Unity in Diversity

“What we have most in common is not religion but humanity.” (An Altar in the World, Taylor; p. 102)

Recently, my family and I moved to Evanston, IL so that I could pursue my PhD at Garrett Evangelical Theological Seminary. As we explored Evanston, I was so excited to see all of the options of delightful restaurants in the area. There is a Greek restaurant around the corner, a Ethiopian restaurant down Chicago
Avenue, a Haitian restaurant less than two miles away from our house and a lovely authentic Mexican restaurant right downtown. As we explored some more, I also noticed that there was a Bah’ai Temple up the road, a Jewish synagogue around the corner, a Greek Orthodox community in the next neighborhood and more. What would this mean for my family and I who have spent the past four years in the bible belt of the USA?

It brought back memories of the lecture that I heard at the Princeton Forums for Youth Ministry last spring. Eboo Patel, the founder and leader of the Interfaith Youth Core, gave a lecture about being faithful to his religious tradition in a religiously diverse world. He talked about being Muslim in the diverse city of Chicago and raising his children to be Muslim in the midst of diversity. His nanny was a Columbian woman who was a devout Catholic and he was sending his children to a private Catholic school. The question he raised is, “How do I think about raising my kids in a religiously diverse world or working with youth in a religiously diverse world?” He went on to say that as a Sociologist, the question was much easier to answer, recognizing that in the United States, your child could have been born in a hospital founded by Jewish philanthropists, and the lead doctor could have been a Muslim, the nurse could have been Filipino Catholic and the person giving the epidural could have been Hindu. The reality is that in most of Urban and Suburban America, religious diversity is everywhere.

The challenge is: How do we nurture faith in the reality of religious diversity?

What Patel then shared was that from a non-personal, analytical perspective, all of that sounded good, until it became personal and he was raising his own children in the diversity of this world. Part of the role that we all must play, as parents and as youth leaders is to pass on our faith. In the reality of passing on our faith, we must also face the challenge of teaching “truth” amongst diversity in religious truths.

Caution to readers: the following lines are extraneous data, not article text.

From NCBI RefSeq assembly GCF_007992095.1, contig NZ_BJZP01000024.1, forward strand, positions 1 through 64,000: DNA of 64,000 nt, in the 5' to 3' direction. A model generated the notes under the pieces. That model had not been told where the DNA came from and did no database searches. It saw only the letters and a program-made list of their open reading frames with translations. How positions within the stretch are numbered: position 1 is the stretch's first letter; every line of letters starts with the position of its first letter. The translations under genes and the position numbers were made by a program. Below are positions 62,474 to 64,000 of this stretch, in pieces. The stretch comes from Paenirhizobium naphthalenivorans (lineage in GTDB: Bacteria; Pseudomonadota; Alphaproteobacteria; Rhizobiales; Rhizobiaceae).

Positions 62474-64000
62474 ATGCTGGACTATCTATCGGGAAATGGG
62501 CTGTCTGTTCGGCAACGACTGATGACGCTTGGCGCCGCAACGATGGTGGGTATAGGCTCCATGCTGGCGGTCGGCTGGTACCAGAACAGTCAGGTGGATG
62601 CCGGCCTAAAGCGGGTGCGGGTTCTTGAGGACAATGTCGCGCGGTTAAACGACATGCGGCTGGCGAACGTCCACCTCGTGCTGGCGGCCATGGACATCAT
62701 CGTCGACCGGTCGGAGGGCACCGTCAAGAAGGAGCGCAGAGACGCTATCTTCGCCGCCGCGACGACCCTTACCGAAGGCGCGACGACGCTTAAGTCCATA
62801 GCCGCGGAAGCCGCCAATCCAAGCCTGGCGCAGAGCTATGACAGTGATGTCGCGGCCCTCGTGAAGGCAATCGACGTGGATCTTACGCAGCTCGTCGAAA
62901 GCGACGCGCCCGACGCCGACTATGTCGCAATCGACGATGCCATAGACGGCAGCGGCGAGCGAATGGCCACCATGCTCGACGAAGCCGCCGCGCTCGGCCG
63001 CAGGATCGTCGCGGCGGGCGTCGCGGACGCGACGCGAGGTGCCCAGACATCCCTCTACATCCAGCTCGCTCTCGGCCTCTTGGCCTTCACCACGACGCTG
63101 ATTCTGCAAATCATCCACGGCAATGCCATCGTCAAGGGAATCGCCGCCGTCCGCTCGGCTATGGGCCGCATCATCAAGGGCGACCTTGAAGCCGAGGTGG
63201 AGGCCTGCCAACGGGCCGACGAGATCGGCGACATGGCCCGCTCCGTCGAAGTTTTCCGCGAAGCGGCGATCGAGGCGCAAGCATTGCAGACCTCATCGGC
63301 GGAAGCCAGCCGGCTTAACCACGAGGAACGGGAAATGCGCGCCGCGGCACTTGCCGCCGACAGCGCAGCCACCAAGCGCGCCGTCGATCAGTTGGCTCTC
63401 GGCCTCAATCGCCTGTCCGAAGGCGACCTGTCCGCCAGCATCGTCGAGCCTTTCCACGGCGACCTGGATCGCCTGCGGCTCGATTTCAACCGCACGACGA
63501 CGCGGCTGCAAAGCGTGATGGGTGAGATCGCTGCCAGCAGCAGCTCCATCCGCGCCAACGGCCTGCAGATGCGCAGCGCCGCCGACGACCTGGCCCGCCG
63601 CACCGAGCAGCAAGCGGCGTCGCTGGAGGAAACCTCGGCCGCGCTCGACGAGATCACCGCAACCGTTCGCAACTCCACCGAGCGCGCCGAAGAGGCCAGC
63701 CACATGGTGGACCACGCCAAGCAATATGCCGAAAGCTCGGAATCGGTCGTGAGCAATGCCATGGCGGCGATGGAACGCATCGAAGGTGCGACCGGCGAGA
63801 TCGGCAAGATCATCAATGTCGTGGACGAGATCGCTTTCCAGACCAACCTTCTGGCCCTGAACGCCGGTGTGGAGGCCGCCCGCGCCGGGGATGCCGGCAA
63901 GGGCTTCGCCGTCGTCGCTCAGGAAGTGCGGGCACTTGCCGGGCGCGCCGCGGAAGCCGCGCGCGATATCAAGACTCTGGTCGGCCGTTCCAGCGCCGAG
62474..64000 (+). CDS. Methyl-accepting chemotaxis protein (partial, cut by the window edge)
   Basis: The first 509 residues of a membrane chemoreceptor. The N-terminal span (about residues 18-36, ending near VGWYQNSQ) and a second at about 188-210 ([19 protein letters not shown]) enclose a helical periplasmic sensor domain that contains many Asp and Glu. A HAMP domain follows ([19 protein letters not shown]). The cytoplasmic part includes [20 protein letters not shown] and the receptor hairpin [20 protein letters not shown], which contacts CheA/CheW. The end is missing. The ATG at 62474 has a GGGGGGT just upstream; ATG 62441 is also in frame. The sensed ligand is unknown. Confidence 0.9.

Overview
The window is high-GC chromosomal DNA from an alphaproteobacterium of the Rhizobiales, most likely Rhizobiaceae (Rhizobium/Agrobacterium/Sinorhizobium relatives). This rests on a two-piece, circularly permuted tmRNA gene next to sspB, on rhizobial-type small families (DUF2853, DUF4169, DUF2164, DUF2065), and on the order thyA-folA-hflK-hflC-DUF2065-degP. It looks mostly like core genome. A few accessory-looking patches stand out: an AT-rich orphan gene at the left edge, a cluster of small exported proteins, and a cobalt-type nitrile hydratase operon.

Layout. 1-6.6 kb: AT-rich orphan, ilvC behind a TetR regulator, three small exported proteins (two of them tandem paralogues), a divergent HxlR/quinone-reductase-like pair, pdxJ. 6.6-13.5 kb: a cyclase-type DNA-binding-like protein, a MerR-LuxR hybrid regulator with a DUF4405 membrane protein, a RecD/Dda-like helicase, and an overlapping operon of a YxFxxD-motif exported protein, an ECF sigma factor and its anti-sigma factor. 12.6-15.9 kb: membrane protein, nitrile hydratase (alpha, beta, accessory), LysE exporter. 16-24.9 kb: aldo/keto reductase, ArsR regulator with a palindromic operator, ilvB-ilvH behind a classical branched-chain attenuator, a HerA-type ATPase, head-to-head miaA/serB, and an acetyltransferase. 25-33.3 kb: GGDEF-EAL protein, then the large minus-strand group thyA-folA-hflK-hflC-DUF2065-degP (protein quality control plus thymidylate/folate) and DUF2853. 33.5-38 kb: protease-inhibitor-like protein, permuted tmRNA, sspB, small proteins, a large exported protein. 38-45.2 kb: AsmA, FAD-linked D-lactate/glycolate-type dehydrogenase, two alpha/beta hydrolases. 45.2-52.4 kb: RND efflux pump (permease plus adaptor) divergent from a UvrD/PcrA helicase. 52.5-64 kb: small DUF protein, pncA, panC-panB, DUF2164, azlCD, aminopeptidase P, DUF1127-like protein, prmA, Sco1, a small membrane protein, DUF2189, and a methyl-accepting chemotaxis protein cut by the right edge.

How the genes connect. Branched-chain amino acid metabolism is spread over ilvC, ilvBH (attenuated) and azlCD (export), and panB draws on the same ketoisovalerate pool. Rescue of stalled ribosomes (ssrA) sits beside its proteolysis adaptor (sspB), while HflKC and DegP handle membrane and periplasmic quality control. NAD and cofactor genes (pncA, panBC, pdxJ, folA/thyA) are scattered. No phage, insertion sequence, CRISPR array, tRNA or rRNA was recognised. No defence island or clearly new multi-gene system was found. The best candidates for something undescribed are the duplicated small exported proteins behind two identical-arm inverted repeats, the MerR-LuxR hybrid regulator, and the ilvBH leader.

This brings us back to the age-old question of what is “TRUTH?” How do we teach biblical truth today? We cannot ignore the fact that we live next door to those who are Jewish, Muslim, Hindu, Buddhist. We cannot prevent our children from encountering people of other faiths, other traditions and other truths. In the Christian tradition, we have a compelling need to share our truth with others, because of our biblical mandate and mission of the church. (Matthew 28:18-20) So, where does this leave us as leaders in the church?

Historically, we have reacted in several ways:

  • We have ignored “the problem.” We have done everything in our power to prevent our children from ever having to face diversity by segregating them into sections and groups where everyone is the same. They think the same, act the same and sometimes even look the same.
  • We have approached it with violence. In our recent past, we have sought to wipe away others who are different from us, believing that if we just purge them from the world, the problem would be fixed.
  • We have completely given up our own faith and tradition to embrace a faith or tradition that feels better OR we have given up any faith or religious tradition all together.

I don’t believe any of these reactions have helped people in the world. All of these reactions have only made our children and youth even more disenfranchised and unwilling to encounter any god, let alone our Christian God. So, what is the response that the world needs today? What is the reaction that will incline people to becoming more loving, more caring and more considerate for all of creation? Anyone? What are your thoughts?

Amy Valdez Barker is a long time youth minister from the North Georgia Conference. Soon to be PhD student at Garrett Evangelical Theological Seminary working with the Vital Congregations Project.


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